If you’re like many of us, you’ve been led to believe that the surest way to financial freedom is to cut up those evil little pieces of plastic, throw them away and never, ever, ever buy anything except with cash.
For many– especially those getting out of credit card debt– it’s a system that works. But for the rest, the benefits of using credit cards are still many, like convenience, rewards, and savings. Here are ten smart ways to use your credit cards and come out on top.
1. Pay off the balance in full and on time each month.
This is the one rule without which all the rest don’t matter. Pay everything on the line that says ‘balance due’ on or before the due date. The objective is not to have anything the credit-card issuer can charge you fees, penalties and interest on.
2. Rewards, points and rebates.
Being strategic and taking advantage of rewards can help you save with free dinners, appliances, flights and more. In fact, you can often get cashback rewards along with points in some establishments. For example, gas stations offer 5% rebates if you pay with specific credit cards.
With hour sales and bargain flights, it definitely makes sense to use your credit cards. They’re more convenient than running to the payment center and you get to catch the bargain flights.
The bigger advantage however, is that if something goes wrong with the airline or the trip, you have better chances of getting your money back. Many card issuers also offer free travel insurance and car rental insurance, so that’s an added bonus.
4. Internet shopping.
Sure, many online stores like eBay and Amazon take debit cards, but they aren’t quite as universal as credit cards. Then there’s the added security of knowing that if you never receive what you ordered (or it’s damaged or not quite as promised) a simple call to the card company can fix that.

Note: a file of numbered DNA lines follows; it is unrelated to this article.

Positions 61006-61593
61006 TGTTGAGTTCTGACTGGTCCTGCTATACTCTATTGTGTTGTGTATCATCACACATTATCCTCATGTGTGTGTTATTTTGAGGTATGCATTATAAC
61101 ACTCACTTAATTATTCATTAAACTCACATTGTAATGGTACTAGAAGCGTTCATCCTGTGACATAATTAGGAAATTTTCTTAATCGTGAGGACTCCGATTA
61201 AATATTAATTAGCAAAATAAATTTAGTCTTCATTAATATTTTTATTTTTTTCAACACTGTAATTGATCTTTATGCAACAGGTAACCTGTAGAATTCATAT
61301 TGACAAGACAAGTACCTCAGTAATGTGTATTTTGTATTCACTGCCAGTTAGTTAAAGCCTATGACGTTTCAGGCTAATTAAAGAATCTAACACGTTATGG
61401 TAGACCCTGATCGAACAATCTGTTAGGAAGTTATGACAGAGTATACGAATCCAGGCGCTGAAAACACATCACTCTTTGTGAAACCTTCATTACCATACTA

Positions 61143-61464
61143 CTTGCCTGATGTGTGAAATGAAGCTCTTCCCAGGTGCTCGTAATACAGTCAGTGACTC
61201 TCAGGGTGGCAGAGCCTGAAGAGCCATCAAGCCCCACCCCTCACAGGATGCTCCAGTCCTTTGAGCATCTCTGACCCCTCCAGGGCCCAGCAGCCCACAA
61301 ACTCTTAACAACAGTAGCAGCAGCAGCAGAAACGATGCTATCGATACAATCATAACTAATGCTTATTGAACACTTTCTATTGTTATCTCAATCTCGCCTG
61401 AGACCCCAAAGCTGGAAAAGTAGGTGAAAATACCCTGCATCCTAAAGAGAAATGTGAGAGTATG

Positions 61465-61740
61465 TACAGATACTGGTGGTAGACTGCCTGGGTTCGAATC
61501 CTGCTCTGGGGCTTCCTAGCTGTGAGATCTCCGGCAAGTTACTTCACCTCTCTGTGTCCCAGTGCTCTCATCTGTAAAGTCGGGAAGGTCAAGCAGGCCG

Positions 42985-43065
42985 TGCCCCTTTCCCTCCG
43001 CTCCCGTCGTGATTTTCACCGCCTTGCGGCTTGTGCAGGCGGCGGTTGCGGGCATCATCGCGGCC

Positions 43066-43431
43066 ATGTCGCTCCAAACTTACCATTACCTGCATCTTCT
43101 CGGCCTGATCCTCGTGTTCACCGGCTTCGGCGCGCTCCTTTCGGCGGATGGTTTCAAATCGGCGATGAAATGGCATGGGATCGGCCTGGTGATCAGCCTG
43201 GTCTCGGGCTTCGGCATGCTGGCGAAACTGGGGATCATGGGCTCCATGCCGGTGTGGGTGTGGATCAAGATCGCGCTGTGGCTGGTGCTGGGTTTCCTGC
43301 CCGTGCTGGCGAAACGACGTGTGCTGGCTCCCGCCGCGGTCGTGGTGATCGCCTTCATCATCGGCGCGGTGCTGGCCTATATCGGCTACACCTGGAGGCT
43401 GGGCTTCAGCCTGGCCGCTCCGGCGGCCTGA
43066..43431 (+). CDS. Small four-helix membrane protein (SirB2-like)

5. Appliances and other big-ticket items.
Zero-interest installment plans free up your cash for short-term investments and savings. Of course, it still pays to shop around and if you can get it substantially less elsewhere using cash, but many credit cards offer extended warranties on certain items, which can save you money in the long run.
As of this writing, Meralco and Smart offer cash rewards for early payments. What’s more, those amounts add to your points.
7. Tracking Expenditures.
If you have a hard time with making a list of expenses, take a look at your bill and see what you’ve spent your hard-earned money on this month. If it’s a column filled with expensive dinners or shoes, you know what you should be cutting down on, right?
8. Take advantage of the grace period credit cards offer.
With cash and debit cards, money is automatically gone when you buy something. A credit card lets your money stay in your account longer, and work for you. This extra time can be useful if you leave your money in higher-interest earning accounts.
9. Don’t use the cash advance facility except in case of extreme emergencies.
Withdrawing cash from your credit card balance is a bad idea. Unlike credit card purchases, cash advances usually have an automatic fee attached on top of interest. So unless it’s a matter of life and death– don’t.
10. Don’t have too many credit cards.
Stick to two or three credit cards at the most. If you find a better credit card that offers lower interest rates and lower to no memberships fees, it might be a good idea to trade up. Take note however, that it’s a trade– meaning your give up your older, higher interest-charging card– not an addition.
Credit cards are like cars. Use them wisely and they can help get you faster on that road to financial freedom. So charge on!